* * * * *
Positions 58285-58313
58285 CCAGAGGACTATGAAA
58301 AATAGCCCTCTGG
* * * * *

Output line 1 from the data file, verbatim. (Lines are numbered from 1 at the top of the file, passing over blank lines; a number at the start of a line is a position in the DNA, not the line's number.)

Positions 58285-58313